Friday, December 26, 2014


Once, when I was very young — likely 23 — I went to a Mormon dance at a municipal park in Provo, Utah, and there watched a girl dance with a sensuality I hadn’t seen before and have not seen since, not in the flamenco bars of Madrid or Cádiz or in the strip clubs of North Beach — not even, it occurs to me, at the senior proms I have chaperoned for my two sons, where the girls were as playful and beautiful as they will ever be but, I suspect, too burdened by the extravagance of their dresses and by their awareness of themselves as spectacles to release themselves to sensuality, which a poet must once have called, perhaps redundantly, the “perilous sublime."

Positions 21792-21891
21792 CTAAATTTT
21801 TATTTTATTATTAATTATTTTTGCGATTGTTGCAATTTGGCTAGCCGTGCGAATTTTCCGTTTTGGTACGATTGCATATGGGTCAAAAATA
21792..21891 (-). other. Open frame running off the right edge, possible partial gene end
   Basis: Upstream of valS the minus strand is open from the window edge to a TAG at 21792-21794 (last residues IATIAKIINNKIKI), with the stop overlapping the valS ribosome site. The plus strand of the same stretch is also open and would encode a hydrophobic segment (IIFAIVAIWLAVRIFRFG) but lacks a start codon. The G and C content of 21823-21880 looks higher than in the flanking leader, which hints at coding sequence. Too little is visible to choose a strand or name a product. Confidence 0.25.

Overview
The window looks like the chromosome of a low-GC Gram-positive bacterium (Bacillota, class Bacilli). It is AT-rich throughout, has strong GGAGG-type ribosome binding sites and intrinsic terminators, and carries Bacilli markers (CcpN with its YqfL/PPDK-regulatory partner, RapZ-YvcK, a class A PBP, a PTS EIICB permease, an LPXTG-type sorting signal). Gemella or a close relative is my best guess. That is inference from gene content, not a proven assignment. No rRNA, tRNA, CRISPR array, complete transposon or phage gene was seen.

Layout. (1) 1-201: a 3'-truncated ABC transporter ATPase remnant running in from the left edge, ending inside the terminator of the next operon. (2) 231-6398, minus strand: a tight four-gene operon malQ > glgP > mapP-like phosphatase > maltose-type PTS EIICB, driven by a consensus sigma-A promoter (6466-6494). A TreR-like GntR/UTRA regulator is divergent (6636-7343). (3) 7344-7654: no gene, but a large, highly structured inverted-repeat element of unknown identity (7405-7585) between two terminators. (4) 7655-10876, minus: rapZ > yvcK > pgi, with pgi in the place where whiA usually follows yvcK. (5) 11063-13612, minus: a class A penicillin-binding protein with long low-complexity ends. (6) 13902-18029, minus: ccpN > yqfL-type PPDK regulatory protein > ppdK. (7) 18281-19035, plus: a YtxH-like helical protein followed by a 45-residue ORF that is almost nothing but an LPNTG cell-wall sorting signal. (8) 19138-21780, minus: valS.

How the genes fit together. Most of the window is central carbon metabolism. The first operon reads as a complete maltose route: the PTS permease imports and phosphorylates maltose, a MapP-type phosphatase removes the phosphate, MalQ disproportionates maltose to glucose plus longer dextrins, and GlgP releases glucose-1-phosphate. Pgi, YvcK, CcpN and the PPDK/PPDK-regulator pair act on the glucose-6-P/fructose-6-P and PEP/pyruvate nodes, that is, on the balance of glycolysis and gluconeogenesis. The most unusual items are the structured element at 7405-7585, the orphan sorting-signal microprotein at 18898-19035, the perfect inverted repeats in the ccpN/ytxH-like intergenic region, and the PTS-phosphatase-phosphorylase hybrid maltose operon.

Uncharacteristically, after suffering for a couple of hours at the sight of her dancing, which made me ache and possibly broke my heart in some kind of permanent fashion, I managed to ask her if she would go with me for an ice cream sundae. She agreed. I remember nothing about our date, however, except that at one point she commented on how I enunciated the word really. “You have a funny way of saying it,” she said. “I do?” I asked. “The way you say the e,” she said. “I wouldn’t say it that way."

I never saw her again.

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